The results coming from the cross correlations between Y t and X 3t (Figure 8) show the following features:
  • No positive lag has significant spike.

  • There are spikes in the negative lags −14, –6 e −5 (model with feedback), which indicates that in this model there is a lag.

  • After the first spike, it indicates the possibility of the numerator of the model parameters. The cross-correlations exhibit an exponential decay in a sinusoidal pattern. This indicates the possibility of two or more parameters in the denominator transfer function model.

The transfer function model adjusted for potency (Y t ) has included explanatory variables X 2t (distance between buildings) and X 3t (height of buildings) and according to the analyzes of the cross-correlations the following model transfer function was specified:
  • For the variable X 2t , a discrepancy of two lags and a parameter in the denominator is specified.

  • For the variable X 3t , a discrepancy of two lags and two parameters in the denominator is specified.

  • After the identification and estimation of transfer function model an appropriate process modeling (waste) to the model was necessary to estimate appropriate (model) error.

In this method, we found the following model transfer function:
Y t = w 02 1 δ 3 B 3 X 2 t 2 + w 03 1 δ 1 B δ 5 B 5 X 3 t 2 + e t 1 ϕ 2 B 2 1 ϕ 4 B 4
(39)

The CCF was used to assess the relationships between the input and output variables and define the order and parameters of the transfer function. The estimated parameters of the transfer function and noise model are made iteratively using various language programs SAS [21] through the procedure of proc ARIMA. Based on the information about the cross-correlations, the transfer function model shown in Equation (40) was applied. It was necessary to make corrections in the model residuals until it was possible to obtain a better adjustment of the model to the data, with the residuals showing white noise behavior.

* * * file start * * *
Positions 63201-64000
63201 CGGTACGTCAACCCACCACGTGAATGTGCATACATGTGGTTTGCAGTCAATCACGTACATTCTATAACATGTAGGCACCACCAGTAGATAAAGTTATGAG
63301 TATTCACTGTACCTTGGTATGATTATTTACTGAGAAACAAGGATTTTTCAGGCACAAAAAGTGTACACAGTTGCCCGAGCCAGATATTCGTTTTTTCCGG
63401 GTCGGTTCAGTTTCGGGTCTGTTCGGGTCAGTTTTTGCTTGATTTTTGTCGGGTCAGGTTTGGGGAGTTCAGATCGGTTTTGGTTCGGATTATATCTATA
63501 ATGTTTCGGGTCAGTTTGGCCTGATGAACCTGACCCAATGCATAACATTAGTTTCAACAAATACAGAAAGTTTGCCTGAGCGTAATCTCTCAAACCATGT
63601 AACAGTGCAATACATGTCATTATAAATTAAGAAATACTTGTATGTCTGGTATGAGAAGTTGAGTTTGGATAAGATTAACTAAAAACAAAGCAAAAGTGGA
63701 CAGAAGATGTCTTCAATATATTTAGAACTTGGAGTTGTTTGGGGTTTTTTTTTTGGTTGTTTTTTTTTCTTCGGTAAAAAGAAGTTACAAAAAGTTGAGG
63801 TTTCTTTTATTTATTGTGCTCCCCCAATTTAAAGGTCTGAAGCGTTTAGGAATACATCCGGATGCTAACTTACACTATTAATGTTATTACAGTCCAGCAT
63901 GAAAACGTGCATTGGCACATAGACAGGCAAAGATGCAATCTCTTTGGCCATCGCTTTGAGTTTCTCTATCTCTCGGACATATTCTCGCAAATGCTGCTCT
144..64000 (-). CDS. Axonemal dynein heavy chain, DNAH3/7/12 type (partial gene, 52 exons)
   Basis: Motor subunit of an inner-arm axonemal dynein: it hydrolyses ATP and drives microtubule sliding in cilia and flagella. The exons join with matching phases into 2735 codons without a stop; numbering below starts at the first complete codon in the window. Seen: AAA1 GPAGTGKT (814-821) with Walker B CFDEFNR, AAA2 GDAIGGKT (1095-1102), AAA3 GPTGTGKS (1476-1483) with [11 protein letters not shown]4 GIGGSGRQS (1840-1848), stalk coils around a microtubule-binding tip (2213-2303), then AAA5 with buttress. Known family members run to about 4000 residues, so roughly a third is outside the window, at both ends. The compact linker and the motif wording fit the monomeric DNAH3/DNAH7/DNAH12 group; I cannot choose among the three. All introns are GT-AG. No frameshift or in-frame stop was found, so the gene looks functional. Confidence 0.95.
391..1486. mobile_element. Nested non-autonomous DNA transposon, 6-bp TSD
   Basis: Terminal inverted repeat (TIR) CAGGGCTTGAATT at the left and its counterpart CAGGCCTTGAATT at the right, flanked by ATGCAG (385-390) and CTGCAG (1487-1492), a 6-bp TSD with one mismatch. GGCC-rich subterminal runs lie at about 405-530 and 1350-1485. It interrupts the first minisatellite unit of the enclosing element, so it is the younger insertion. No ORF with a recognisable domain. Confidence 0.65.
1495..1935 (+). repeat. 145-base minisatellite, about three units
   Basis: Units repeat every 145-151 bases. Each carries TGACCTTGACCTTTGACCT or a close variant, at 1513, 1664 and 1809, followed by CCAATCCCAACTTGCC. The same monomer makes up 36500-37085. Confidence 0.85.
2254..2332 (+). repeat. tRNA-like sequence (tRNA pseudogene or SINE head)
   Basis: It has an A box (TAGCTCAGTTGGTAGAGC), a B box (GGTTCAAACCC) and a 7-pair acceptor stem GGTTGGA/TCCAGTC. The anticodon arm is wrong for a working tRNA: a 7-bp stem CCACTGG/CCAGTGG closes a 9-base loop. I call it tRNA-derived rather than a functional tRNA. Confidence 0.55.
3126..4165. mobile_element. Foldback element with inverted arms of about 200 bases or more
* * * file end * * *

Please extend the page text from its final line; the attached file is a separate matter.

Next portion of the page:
The residual analysis shown in Table 3, represented by the first 12 autocorrelations of the shown residuals, indicates a good fit to the modeled data. It can be observed that the residual autocorrelations, especially in the early delays, are virtually zero, indicating the presence of white noise, i.e., the model captured the information contained in the signal, leaving out only the random part.
Table 3

Analysis of the residuals for model (40)

Up to delay

P r > χ2

Cross correlations

6

0.5112

−0.034

−0.004

−0.088

−0.025

−0.040

−0.043

12

0.3712

0.073

−0.074

−0.035

−0.100

−0.083

0.010

Equation (40) shows the model fitted for the received power signal (dBm) (Y t ), which included the explanatory variables X 2t (distance between buildings) and X 3t (height of the buildings). It can be observed that both input variables showed a displacement of two lags in relation to the response variable. This may be due to the nature of the input variables; both were related to the environment where the measurements were taken.
Y t = 0.008 1 0.766 B 3 X 2 t 2 + 0.019 1 + 0.558 B 0.586 B 5 X 3 t 2 + e t 1 + 0.512 B 2 1 + 0.290 B 4
(40)
The evaluation of the adjustment for the transfer function may be observed by means of the cross correlations among the residuals and the entry variables. Table 4 shows the first 11 correlations (including the zero lag) for the 2 entry variables. One may observe that the cross correlations are statistically non-significant. Although for the variable height of the buildings, in the lags 2 and 9, the correlation has been a little bigger than the one for the other lags, even so, one may observe that the values have been, in general, low. Thus, it is acceptable to consider that the cross correlations of the three entry variables with the residuals from the model have been non-significant, indicating that the transfer function model offers a reasonable adjustment to the data collected. Figure 9 shows the response graph for the model and the observed values for the response variable. The yellow-shaded area indicates 95% confidence intervals. A good fit between the observed signal and the fit signal was obtained; with these data, predictions of the strength of the received signal can be made.
Table 4

Cross-autocorrelations of the residuals of the response series and the input series

Series

χ 2

P r > χ2

Cross correlations

Y t , X2t

0.14

0.9865

0.004

−0.002

0.002

0.004

0.010

−0.020

 

0.53

1.0000

0.020

0.007

0.025

−0.010

−0.011

0.013

Y t , X3t

4.65

0.4597

0.033

0.066

0.102

0.018

−0.043

0.002

 

16.58

0.1208

0.026

0.084

0.000

0.151

0.091

−0.077

Figure 9
Figure 9

Observed values for the model response and for the received power signal response variable.

Figure 10 shows the variation of received signal strength (measured and simulated) and theoretical models of Ibrahim–Parsons [11], Okumura et al. [13] and Walfisch–Ikegami [12] as a function of distance from the transmitter antenna along the Gentil Bittencourt Avenue in the urban area of Belém-PA.
Figure 10
Figure 10

The signal strength estimated by the models and received by the mobile radio station, the Gentil Bittencourt Avenue.